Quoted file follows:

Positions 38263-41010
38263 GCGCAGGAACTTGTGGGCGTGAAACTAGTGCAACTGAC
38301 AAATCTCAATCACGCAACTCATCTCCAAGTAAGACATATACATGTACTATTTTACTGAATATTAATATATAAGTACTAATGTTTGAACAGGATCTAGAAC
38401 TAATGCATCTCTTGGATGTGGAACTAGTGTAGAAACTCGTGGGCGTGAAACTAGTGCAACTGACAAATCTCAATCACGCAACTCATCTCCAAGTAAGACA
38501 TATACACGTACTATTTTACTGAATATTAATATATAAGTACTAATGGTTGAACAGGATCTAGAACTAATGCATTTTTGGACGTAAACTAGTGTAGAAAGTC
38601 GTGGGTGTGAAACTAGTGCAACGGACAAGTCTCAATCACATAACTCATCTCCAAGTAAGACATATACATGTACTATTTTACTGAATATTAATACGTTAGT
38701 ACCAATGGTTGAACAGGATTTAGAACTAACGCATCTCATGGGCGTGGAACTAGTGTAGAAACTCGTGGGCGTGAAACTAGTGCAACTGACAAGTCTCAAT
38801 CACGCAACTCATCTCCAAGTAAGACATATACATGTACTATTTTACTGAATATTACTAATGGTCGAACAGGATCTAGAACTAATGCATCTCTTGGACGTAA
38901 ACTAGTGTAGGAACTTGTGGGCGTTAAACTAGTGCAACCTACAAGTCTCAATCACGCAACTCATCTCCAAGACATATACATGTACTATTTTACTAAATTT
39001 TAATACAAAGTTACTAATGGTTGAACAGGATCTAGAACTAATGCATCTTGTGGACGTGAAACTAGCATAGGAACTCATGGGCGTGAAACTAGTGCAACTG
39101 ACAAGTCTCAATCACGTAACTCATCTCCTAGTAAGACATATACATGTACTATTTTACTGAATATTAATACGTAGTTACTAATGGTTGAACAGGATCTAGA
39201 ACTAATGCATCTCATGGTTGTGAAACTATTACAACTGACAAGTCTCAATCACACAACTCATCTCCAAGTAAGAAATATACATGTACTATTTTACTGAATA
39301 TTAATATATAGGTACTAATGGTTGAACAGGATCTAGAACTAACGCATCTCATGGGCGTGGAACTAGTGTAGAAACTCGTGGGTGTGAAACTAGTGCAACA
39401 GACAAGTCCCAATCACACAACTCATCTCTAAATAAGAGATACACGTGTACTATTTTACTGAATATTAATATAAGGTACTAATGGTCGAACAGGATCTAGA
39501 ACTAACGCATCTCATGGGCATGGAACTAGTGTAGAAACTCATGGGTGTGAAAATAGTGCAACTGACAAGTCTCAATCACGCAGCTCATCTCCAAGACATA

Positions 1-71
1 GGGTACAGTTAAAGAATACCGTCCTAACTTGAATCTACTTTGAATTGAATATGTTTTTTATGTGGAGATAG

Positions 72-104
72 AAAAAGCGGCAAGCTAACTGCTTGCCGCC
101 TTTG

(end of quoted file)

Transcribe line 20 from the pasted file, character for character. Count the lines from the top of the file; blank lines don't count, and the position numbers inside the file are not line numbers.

101 TTTG